Biden Congress

House Speaker Kevin McCarthy of Calif., speaks on the House floor at the U.S. Capitol in Washington on Jan. 7. Andrew Harnik/Associated Press file

WASHINGTON – President Biden plans to aggressively press House Speaker Kevin McCarthy (R-Calif.) during a White House meeting Wednesday to commit to avoiding a default on the nation’s debt and to spell out what spending cuts he advocates, according to a memo distributed by senior aides.

The White House preview of the high-stakes meeting Tuesday comes as it remains in a standoff with House Republicans over raising the debt limit. Republicans are insisting on yet-unspecified spending cuts in exchange for their support, a posture the party didn’t take during the presidency of Donald Trump when the limit was raised three times. The White House is seeking a clean bill but has expressed openness to spending discussions later.

In a memo to “interested parties,” Brian Deese, director of the National Economic Council, and Shalanda Young, director of the Office of Management and Budget, said Biden would question McCarthy in two areas:

– Whether he will “commit to the bedrock principle that the United States will never default on its financial obligations” and whether he will agree “that it is critical to avoid debt limit brinkmanship.”

– Whether Republicans will release a budget “so that the American people can see how House Republicans plan to reduce the deficit.” The memo says Biden will release his budget on March 9.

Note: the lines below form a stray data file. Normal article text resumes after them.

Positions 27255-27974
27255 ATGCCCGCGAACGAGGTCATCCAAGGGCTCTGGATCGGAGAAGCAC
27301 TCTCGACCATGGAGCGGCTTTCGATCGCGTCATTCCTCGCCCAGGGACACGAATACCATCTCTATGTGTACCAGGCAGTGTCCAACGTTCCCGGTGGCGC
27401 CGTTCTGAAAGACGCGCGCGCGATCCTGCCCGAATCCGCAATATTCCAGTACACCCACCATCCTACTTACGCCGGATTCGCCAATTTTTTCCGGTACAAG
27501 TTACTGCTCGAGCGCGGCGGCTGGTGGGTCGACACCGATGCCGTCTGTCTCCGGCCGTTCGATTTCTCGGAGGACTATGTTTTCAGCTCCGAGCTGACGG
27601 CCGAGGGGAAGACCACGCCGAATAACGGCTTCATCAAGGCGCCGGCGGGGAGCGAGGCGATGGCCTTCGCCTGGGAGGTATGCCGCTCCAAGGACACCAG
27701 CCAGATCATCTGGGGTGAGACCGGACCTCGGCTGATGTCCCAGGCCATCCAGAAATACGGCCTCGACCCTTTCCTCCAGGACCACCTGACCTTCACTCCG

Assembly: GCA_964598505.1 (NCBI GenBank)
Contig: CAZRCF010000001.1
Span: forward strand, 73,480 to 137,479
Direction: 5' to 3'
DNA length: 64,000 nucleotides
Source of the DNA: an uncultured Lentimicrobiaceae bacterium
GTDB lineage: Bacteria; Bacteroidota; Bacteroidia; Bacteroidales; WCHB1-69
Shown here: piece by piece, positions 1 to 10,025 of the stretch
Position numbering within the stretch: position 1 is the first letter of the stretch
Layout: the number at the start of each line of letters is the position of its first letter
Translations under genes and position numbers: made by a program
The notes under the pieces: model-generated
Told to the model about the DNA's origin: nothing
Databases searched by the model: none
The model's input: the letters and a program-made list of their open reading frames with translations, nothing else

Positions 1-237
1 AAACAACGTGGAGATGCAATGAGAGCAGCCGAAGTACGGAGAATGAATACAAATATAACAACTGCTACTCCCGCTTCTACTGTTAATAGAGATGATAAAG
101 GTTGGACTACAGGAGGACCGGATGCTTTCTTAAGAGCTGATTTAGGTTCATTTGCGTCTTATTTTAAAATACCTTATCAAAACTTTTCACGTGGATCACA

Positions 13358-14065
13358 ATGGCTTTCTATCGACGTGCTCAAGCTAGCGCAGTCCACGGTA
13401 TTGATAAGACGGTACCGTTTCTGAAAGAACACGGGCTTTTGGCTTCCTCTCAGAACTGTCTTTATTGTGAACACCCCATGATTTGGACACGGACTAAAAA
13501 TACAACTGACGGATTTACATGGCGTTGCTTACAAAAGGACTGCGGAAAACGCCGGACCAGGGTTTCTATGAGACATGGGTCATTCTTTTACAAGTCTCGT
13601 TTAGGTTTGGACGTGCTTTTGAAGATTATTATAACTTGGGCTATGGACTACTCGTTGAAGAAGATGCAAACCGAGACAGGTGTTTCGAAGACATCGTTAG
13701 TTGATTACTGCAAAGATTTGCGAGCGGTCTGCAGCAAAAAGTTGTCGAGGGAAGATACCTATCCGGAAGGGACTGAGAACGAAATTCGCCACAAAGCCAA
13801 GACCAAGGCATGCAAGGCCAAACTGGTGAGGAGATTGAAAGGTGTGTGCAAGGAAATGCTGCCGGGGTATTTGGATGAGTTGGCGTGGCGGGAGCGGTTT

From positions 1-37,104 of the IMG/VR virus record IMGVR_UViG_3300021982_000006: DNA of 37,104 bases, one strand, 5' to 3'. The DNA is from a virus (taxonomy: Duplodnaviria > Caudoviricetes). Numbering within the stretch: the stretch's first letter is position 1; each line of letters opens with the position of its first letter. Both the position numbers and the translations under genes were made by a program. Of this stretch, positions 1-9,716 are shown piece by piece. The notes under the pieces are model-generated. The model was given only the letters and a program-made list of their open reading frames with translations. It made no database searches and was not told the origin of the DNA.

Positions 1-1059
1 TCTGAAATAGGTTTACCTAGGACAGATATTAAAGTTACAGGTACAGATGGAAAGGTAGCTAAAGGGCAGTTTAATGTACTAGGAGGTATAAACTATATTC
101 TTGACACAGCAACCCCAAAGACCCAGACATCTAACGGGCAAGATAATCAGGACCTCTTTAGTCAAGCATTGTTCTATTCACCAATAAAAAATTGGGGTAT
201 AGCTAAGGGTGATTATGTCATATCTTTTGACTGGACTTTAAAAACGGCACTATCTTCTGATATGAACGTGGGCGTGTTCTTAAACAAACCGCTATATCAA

The memo amounts to an attempt by the White House to set the agenda and put McCarthy on the defensive ahead of a meeting that he requested.


“Any serious conversation about economic and fiscal policy needs to start with a clear understanding of the participants’ goals and proposals,” Deese and Young wrote in the memo. “Speaker McCarthy and his Caucus need to transparently lay out to the American people their fiscal and economic proposals in the normal budget process.”

In the memo, Deese and Young seek to portray McCarthy as out of step with other national leaders of both parties, noting, for example, that Senate Minority Leader Mitch McConnell (R-Ky.) is among those who have spoken out about the importance of the United States meeting its financial obligations and that Republican presidents Trump and Ronald Reagan sought to avoid brinkmanship on the issue.

McCarthy has said that Social Security and Medicare are “off the table” for spending cuts but that every other program, including money for the military, should be scrutinized for spending cuts.

However, some in the House GOP have raised the prospect of cuts to the two major entitlement programs. The effort would certainly fail in the Democratic-led Senate, where Majority Leader Charles E. Schumer (D-N.Y.) has rejected the idea.

Earlier this month, the Treasury Department began “extraordinary measures” to pay the nation’s bills after reaching its limit on how much it can borrow. The government is expected to keep operating that way until June.

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